A former IBM sales director has sued the Armonk-based technology giant for age discrimination, claiming she was fired as part of a pattern of replacing older employees with millennials.
Terry Keebaugh, 57, of Alpharetta, Georgia, was fired in 2016, according to the complaint filed Dec. 21 in federal court in White Plains, one month before she was due to collect $573,000 in commissions. She got $20,000 instead.
“IBM’s age discrimination is longstanding and pervasive,” the complaint states, “Since 2012, IBM has implemented age-based reorganizations twice a year, sending loyal IBMers over age 50 to the chopping block while sparing younger employees.”
IBM did not respond to an email request for comment.
Keebaugh started with IBM in 1984 and worked her way up from a marketing representative to a client director on large accounts. She was assigned to disparate industries, from communications to financial services and finally to travel and transportation. Each time, the complaint states, she taught herself the skills necessary to serve her clients.
The complaint describes International Business Machines as the largest information technology employer in the world, with 366,300 employees.
Historically, according to a ProPublica article published in March and cited in the lawsuit, IBM was known for great wages and “something close to lifetime employment, all in return for unswerving loyalty.”
But fierce global competition in the 1990s put pressure on the company to trim its workforce and costs. Keebaugh traces the current practices to Virginia Rometty, who became CEO in 2012.
That year, according to the lawsuit, Rometty implemented age-based reorganizations twice a year, in which thousands of high performers over age 50 were laid off.
“Rometty’s vision for IBM is a workforce comprised of 75 percent millennials,” Keebaugh claims.
IBM allegedly wants to shed older workers, according to the complaint, who the company thinks lack the skills needed to create and sell new products and services, such as cloud computing.
ProPublica calculated that IBM has eliminated more than 20,000 U.S. employees, 40 or older, in the past five years. Keebaugh claims that the older workers are replaced with younger people who fill the same or similar positions.
Keebaugh was even assigned to work on the Millennial Task Force, in 2015. She noticed that young replacements were not being trained to serve clients who still relied on mainframe computers, “the main technology used by hospitals, financial institutions, airports and insurance companies.”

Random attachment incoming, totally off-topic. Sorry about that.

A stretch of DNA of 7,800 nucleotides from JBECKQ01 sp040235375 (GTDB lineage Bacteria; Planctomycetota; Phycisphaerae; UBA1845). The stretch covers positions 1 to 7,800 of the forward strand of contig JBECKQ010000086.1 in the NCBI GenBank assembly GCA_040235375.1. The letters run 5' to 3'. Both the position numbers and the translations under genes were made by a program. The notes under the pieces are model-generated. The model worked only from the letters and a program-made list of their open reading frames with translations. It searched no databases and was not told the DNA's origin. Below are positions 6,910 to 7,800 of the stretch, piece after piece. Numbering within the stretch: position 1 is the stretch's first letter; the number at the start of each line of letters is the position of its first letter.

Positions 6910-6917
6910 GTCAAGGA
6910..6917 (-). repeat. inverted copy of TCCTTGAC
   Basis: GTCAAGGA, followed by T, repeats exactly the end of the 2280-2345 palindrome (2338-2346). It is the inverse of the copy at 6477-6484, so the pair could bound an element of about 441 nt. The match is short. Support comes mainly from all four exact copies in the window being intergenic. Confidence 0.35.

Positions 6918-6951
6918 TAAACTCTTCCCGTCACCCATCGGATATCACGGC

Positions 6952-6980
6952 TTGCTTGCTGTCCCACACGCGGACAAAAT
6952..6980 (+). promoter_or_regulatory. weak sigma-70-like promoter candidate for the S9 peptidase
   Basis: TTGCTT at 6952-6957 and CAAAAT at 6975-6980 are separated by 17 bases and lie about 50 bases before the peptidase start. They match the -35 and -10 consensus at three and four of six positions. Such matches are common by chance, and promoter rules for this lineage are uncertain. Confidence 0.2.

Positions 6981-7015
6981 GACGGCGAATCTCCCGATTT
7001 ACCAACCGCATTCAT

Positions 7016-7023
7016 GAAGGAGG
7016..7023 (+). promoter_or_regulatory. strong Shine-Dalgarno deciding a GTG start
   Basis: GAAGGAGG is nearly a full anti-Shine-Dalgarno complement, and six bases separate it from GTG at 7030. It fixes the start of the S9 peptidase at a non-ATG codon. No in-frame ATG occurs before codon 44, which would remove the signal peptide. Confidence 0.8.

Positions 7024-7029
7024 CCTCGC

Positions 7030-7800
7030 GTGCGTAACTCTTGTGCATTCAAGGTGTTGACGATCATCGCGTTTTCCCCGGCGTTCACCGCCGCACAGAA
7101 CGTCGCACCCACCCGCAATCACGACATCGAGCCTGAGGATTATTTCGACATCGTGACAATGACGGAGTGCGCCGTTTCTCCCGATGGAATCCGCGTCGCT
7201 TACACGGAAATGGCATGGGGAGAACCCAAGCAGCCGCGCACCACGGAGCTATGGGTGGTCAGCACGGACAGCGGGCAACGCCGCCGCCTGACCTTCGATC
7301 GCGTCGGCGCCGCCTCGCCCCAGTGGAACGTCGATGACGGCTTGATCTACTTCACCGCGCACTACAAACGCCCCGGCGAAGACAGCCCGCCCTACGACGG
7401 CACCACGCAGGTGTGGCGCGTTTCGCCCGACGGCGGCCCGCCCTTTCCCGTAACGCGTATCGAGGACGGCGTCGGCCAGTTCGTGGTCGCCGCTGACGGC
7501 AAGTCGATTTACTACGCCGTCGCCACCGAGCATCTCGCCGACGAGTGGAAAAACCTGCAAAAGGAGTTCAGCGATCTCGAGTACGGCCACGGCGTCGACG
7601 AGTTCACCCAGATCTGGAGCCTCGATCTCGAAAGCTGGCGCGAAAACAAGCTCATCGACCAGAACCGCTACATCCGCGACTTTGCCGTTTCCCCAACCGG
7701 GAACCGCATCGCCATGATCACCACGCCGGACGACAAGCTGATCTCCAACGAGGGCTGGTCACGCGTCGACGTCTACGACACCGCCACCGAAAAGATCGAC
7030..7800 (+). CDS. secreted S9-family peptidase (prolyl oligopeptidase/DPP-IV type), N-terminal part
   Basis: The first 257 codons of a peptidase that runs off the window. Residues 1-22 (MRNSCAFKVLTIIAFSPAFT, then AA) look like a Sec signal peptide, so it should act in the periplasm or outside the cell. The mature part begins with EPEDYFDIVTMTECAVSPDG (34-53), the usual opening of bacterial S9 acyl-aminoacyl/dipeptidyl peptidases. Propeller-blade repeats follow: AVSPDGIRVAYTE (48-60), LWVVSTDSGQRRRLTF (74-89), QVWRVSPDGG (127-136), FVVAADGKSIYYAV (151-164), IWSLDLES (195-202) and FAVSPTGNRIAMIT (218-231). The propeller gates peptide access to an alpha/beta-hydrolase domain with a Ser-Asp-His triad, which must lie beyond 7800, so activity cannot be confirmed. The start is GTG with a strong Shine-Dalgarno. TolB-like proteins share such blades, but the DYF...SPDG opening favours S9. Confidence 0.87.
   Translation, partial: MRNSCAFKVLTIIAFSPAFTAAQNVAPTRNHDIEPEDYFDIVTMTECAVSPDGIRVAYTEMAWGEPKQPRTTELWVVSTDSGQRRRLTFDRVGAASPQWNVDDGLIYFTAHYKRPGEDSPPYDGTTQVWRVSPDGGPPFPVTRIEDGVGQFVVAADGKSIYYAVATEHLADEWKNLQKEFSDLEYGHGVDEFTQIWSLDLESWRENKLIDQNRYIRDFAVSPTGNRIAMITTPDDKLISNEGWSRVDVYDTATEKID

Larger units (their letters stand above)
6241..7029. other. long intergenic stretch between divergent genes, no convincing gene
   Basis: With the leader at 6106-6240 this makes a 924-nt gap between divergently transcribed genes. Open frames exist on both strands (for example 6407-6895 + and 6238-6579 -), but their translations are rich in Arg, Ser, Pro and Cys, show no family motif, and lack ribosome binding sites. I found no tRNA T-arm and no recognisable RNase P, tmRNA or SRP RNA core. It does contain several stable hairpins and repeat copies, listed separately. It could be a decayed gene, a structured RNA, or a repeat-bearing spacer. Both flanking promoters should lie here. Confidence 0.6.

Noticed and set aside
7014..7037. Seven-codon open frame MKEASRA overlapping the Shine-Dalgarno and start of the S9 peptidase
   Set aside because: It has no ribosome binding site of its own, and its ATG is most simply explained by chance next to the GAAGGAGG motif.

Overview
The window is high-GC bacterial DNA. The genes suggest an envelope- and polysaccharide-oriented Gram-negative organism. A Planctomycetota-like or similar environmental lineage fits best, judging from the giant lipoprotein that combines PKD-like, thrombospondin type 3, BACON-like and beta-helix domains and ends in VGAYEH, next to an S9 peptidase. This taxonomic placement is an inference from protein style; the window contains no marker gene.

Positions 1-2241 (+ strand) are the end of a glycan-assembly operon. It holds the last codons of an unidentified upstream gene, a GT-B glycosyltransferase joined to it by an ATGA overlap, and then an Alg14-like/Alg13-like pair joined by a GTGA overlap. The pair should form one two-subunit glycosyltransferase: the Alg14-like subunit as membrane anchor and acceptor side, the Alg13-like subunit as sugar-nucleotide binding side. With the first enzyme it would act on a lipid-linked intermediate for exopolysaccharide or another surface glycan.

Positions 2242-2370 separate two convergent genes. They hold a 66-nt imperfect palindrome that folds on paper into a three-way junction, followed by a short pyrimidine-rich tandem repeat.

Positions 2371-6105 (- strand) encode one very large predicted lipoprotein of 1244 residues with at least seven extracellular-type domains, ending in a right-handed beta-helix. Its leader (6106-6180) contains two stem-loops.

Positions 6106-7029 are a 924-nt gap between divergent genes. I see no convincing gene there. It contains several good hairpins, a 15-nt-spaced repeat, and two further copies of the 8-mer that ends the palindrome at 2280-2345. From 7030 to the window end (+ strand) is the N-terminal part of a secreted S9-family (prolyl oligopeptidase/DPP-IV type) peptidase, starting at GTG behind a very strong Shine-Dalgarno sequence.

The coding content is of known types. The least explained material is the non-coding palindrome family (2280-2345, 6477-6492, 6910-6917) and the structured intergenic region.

She proposed creating a database of best practices, for training new employees in dealing with costly mainframe problems. Her idea led to a “cognitive solution” patent application.
On Aug. 30, 2016, IBM gave her an invention an achievement award for her patent application.
The next day, her boss sent her a letter stating that she was being fired as part of a “skills transformation plan,” according to the lawsuit.
She was told that she had been rated as the “lowest of the low” in skills compared with her peers. But the company, she alleges, would not identify how or to whom she was being compared.
She claims she had never been warned, placed on probation or admonished for poor sales or substandard skills before the September letter. In fact, she states she had received the highest rating possible in her last annual performance review and her boss had praised her for delivering “the best results in the sector for the year.”
In 2015, she had more than doubled revenues from a new client, from $65 million to $135 million. When she was fired a year later, the complaint states, she had more than $100 million in contracts that were expected to close in a month.
Keebaugh says she was replaced with a younger employee who she claims has struggled to serve a key client and has generated less revenue.
She alleges that IBM shifted its explanation for why she was fired after she filed an age discrimination complaint with the Equal Employment Opportunity Commission in 2017. Now, she says, IBM says she was fired because of poor sales in newer products, including cloud, analytics, mobile, security and social technologies. Yet, she claims, her last performance review acknowledged her skills in the newer technologies.
Keebaugh quickly landed a new job, according to her LinkedIn profile, as a business development executive with Tata Consultancy Services in Atlanta.
In paying her $20,000 in commissions for 2016, she claims IBM cheated her out of more than $550,000. She also says she was deprived of future stock awards that had earned her $60,000 to $120,000 a year, and $15,000 in a 401(k) employer contribution.
Her lawsuit is based on alleged violations of the federal Age Discrimination in Employment Act and the New York State Human Rights Law. She is asking the court to direct IBM to take her back and pay her for the lost wages, commissions and other benefits.
She is represented by Manhattan attorneys Anne C. Vladeck and Allison L. Van Kampen.
Rather than remedy the problem, she states in the complaint’s introduction, IBM has been standing by its discriminatory practices, “thereby ignoring a clear need for change in what may forever be remembered only as a “morally bankrupt” institution.